Liquid Smoke

Some traditionalists will cry when I say it, but liquid smoke (L.S.) is a very safe and useful flavoring for sausage making.

Not every sausage maker wants to go to the added trouble and expense of building or buying a sausage smoker.

Some people, for whatever reason, don't want to use nitrite cures in their sausage.

L.S. allows us to give even fresh (uncured) sausage a nice smokehouse curing needed.

There are some things L.S. won't do though.

...It won't give your sausage a nice brown "smoked" color.

...It does nothing to preserve your sausage.

...It will not cook your sausage like a smoker can. You will have to use an alternative cooking method (like a hot water bath) for cooked sausage that gets its smoked flavor from Liquid smoke.

The process for making L.S. is quite straight forward. Wood is burned and the smoke is caught in a collector. When it condenses, the result is a liquid with a very strong smokey flavor. An added benefit is that most of the tar and ash found in the wood smoke is left behind.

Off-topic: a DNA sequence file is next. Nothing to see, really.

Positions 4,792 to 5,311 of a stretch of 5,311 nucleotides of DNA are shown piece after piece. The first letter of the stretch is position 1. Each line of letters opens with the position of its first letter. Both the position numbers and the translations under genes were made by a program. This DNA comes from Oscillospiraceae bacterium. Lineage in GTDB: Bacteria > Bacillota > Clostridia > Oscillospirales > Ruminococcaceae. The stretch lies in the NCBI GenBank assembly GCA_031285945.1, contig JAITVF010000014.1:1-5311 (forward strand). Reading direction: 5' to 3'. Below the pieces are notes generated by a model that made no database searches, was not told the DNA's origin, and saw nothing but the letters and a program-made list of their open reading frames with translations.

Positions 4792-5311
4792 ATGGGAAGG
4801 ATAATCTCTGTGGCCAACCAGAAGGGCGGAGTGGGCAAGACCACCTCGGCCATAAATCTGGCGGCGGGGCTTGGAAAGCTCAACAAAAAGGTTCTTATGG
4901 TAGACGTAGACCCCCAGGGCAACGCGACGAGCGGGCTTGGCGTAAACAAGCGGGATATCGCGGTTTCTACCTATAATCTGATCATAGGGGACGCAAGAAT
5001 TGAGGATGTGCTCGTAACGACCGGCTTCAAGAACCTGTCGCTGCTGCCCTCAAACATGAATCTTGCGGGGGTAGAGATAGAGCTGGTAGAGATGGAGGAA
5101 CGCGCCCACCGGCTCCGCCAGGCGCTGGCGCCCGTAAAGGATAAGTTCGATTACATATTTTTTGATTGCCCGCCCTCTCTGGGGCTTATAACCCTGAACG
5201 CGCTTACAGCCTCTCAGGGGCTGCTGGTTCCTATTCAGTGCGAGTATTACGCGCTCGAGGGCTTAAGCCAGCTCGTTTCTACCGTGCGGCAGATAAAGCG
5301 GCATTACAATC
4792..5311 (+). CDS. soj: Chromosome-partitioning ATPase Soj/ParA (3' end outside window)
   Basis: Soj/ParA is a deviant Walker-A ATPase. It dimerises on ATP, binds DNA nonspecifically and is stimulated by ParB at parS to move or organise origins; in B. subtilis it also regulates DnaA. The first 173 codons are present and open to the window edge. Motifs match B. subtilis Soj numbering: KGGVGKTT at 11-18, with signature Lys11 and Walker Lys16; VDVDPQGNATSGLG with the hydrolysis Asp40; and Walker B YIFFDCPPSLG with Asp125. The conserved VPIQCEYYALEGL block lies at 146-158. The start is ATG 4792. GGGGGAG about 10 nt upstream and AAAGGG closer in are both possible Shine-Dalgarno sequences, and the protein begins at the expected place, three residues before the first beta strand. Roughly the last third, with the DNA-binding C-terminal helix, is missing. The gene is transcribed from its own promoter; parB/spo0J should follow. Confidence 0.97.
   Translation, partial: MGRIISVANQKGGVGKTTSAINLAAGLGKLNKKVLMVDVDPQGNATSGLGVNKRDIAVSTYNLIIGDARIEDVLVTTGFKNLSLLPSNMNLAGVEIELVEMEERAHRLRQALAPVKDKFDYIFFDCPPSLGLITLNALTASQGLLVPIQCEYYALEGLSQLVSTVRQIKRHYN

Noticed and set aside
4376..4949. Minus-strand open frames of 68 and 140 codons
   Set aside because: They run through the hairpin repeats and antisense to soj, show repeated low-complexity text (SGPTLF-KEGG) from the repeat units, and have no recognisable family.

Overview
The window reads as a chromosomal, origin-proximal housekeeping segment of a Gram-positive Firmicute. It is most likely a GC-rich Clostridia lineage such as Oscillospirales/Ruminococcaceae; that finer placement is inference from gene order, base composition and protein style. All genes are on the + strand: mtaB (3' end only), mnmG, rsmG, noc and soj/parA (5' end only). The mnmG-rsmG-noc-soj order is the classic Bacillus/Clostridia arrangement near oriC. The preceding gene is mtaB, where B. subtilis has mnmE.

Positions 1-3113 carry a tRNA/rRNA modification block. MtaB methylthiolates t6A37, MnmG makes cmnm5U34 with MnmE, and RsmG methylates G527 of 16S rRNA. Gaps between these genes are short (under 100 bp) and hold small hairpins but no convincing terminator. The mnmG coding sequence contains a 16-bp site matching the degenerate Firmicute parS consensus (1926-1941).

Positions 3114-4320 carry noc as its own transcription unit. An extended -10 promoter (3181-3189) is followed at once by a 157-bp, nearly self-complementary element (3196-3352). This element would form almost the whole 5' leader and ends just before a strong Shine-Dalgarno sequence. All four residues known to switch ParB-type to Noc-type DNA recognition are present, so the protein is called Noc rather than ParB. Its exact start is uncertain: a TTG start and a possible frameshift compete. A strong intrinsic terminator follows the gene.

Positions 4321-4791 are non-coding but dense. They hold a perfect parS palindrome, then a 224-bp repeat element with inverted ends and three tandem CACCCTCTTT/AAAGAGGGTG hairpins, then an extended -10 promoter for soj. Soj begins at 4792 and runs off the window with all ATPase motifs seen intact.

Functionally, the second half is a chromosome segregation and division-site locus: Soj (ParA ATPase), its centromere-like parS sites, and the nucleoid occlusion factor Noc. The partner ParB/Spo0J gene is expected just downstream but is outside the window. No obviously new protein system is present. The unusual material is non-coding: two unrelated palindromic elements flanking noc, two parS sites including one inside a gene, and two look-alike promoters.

You can make your own L.S. by burning wood in a tall chimenea (one of those clay Mexican fire pits).

Put a round bunt pan on top of the chimney so the smoke rises through the hole in the middle of the pan. On top of the bunt pan put an inverted pie plate, and on top of that put a bag of ice.

The smoke will rise through the center hole of the bunt pan, hit the cold pie plate, condense, and run down the sides of the plate into the bunt pan.

Voila!...homemade liquid smoke.

It's much easier to buy commercial L.S., but you can see from the process that there really isn't anything in it that is unsafe.

I buy my L.S. from a sausage supply house (cheaper), but it's a common product and easily found at the supermarket. Look in the section with the meat sauces and marinades.


This is a very strong flavoring. Be careful with it or your sausage might taste acrid and burned. Too little is way better than too much.

If a recipe calls for L.S., just follow the directions. You can always add or subtract in the next batch to suit your own taste.

If you are experimenting with a recipe that doesn't already include L.S. I recommend starting with a teaspoon for each 5 pounds of meat.

For those of us who don't want to go through the extra bother of smoking our sausage, or who don't want to use a cure, liquid smoke makes a lot of sense.

I don't use it in all my sausage, but I do use it. I like the results and the convenience.

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